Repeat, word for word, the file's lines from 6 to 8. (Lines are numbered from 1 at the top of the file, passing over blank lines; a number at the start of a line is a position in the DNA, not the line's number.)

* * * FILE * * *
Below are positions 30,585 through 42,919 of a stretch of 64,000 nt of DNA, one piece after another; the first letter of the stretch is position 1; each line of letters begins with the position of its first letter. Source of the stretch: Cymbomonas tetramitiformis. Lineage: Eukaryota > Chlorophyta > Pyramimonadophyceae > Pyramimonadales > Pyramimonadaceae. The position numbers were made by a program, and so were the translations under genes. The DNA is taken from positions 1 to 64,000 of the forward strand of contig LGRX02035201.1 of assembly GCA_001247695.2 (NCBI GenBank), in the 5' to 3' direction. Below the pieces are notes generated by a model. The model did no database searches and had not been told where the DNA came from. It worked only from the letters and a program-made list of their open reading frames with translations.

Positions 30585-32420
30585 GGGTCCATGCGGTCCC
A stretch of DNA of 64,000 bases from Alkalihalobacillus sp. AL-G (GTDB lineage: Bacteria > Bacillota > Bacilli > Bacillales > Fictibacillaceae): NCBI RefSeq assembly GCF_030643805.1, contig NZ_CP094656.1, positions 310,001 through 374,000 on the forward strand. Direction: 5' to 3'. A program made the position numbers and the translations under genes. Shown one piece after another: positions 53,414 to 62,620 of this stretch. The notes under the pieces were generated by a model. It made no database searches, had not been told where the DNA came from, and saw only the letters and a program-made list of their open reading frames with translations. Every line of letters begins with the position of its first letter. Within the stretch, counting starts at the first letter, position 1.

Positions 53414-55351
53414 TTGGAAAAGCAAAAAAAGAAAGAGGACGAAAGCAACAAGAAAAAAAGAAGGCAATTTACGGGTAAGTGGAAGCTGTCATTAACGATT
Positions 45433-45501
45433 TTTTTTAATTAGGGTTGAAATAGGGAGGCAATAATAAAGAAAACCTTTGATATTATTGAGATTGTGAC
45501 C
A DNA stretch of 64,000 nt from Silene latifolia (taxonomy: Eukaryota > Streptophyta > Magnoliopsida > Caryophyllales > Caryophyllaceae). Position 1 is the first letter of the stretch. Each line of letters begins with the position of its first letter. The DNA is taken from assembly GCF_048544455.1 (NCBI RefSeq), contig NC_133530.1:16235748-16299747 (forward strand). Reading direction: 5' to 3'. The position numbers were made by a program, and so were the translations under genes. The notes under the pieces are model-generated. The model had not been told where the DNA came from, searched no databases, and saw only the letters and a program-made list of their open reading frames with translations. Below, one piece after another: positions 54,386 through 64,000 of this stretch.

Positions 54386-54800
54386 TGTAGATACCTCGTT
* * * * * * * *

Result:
53414 TTGGAAAAGCAAAAAAAGAAAGAGGACGAAAGCAACAAGAAAAAAAGAAGGCAATTTACGGGTAAGTGGAAGCTGTCATTAACGATT
Positions 45433-45501
45433 TTTTTTAATTAGGGTTGAAATAGGGAGGCAATAATAAAGAAAACCTTTGATATTATTGAGATTGTGAC